As stated before, failure is not an “if it happens”, but “when.” Maybe one of the hardest parts of youth ministry is when we fail in our dealings with other adults. We talked about failing when we work with students, but they are typically quick to forgive and unjaded by the struggles of this world. When we mess up with an adult, be it colleagues or volunteers, failure on our part can have harsh consequences for you and your ministry.
Grace is one of the foundational cornerstones of ministry, unfortunately some of the worst people to exercise this are those who serve in the Church. Maybe you have had a game that got out of control in the sanctuary and a window shattered or you show up late to the nine o’clock staff meeting (it does not matter that you say nothing during the hour or that you were late because you were talking with a teen who was struggling with being accepted in school). Regardless of the specific details of the accident, failure on your part may result with the senior pastor, an elder, or even the secretary come down on you hard for your “complete lack of control” with the teens or inability to do things right.
The flip side for youth workers failing is when it involves our volunteers. Now our failure impacts ministry directly and may even call into question your leadership or faithfulness to this ministry. Failing to get the curriculum out to your small group leaders does not allow for enough time to prepare well enough and encourages a pattern of laziness or cancelling a meeting with them ten minutes after it was suppose to start shows a lack of respect for them. This can result in poor performance, a reputation of not getting the job done, and even a lost of numerous volunteers.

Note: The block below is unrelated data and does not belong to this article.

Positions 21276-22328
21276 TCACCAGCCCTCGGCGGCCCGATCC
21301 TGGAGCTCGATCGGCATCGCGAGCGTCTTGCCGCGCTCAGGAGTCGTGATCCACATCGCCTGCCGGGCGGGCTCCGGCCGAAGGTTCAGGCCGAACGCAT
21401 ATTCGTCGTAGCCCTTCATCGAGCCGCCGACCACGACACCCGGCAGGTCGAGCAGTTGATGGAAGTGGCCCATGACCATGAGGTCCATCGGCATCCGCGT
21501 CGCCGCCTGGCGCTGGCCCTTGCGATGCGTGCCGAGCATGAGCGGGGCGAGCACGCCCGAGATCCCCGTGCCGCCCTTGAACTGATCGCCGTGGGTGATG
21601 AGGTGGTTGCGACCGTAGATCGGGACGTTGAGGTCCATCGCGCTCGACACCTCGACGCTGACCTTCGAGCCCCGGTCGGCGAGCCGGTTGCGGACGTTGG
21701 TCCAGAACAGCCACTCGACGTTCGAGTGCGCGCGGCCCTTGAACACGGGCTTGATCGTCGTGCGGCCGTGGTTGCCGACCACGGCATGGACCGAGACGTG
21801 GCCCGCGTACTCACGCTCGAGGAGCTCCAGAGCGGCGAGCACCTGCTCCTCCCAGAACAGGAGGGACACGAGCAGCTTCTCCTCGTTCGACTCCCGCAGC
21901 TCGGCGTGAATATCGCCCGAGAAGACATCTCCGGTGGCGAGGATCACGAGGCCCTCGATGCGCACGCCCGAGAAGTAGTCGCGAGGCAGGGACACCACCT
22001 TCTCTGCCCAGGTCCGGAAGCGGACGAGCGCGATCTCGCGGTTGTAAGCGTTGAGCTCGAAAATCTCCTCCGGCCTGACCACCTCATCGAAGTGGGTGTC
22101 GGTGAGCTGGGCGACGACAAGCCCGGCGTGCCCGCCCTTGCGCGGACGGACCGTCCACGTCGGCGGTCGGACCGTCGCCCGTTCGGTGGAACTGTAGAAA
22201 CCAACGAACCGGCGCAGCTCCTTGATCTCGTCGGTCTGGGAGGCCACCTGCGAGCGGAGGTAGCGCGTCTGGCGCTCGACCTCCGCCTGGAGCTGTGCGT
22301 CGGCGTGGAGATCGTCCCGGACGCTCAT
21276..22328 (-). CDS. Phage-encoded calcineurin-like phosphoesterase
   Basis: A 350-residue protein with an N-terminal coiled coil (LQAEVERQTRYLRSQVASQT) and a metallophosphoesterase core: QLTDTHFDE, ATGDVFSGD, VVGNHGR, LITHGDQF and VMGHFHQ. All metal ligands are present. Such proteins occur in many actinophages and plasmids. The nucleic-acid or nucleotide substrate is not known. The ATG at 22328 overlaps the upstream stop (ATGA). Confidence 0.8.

When these failures happen, we need to ensure that we are dealing effectively with what is going on. Here are four things that we need to recognize.
- Apologize And Recognize The Failure. This step is the only first step you should take. To try to fix the situation or plan how you are doing to do better next time without apologizing is actually creating a second failure before we fix the first one. The “fix” to the current situation is apologizing, stating you know what you did wrong, and listening to their side of the story. This not only shows your heart on the matter, but that you are being authentic. Fixing something without apologizing shows an unempathic and rude person that you probably do not want to express.
- Find Out Where There Is A Failure In Communication. If the senior pastor did not know the importance of your meeting that caused you to be late or the volunteer did not know you could be late, there was a failure to communicate. 99% of the problems could be simply fixed with an open and frequent communication. Even a text message an hour before missing a meeting or giving the basics of details about your youth group night can solve so many headaches. If you are not communicating with your staff and volunteers, change it today.
- Come Up With A Plan To Not Fail Again. If something broke, it may mean you do not play that game again or change it somehow. If you need to remove something from your schedule so you have more time for meetings with volunteers, do it or eliminate that meeting if it is not a priority. The idea is that we are proactive to making this ministry a success and that means dealing with our weaknesses.
- Do Not Forget This Failure. This does not mean to dwell in the failure, but to use it as motivation to always do better. This also means that we do a good job for a couple of weeks and then fall back into our old habits. If it failed once and we go back to doing it wrong, we will fail again. Make those plans for change become permanent. If need be, ask for accountability to succeed.
How has failure with adults hit your ministry? What steps did you take to do better?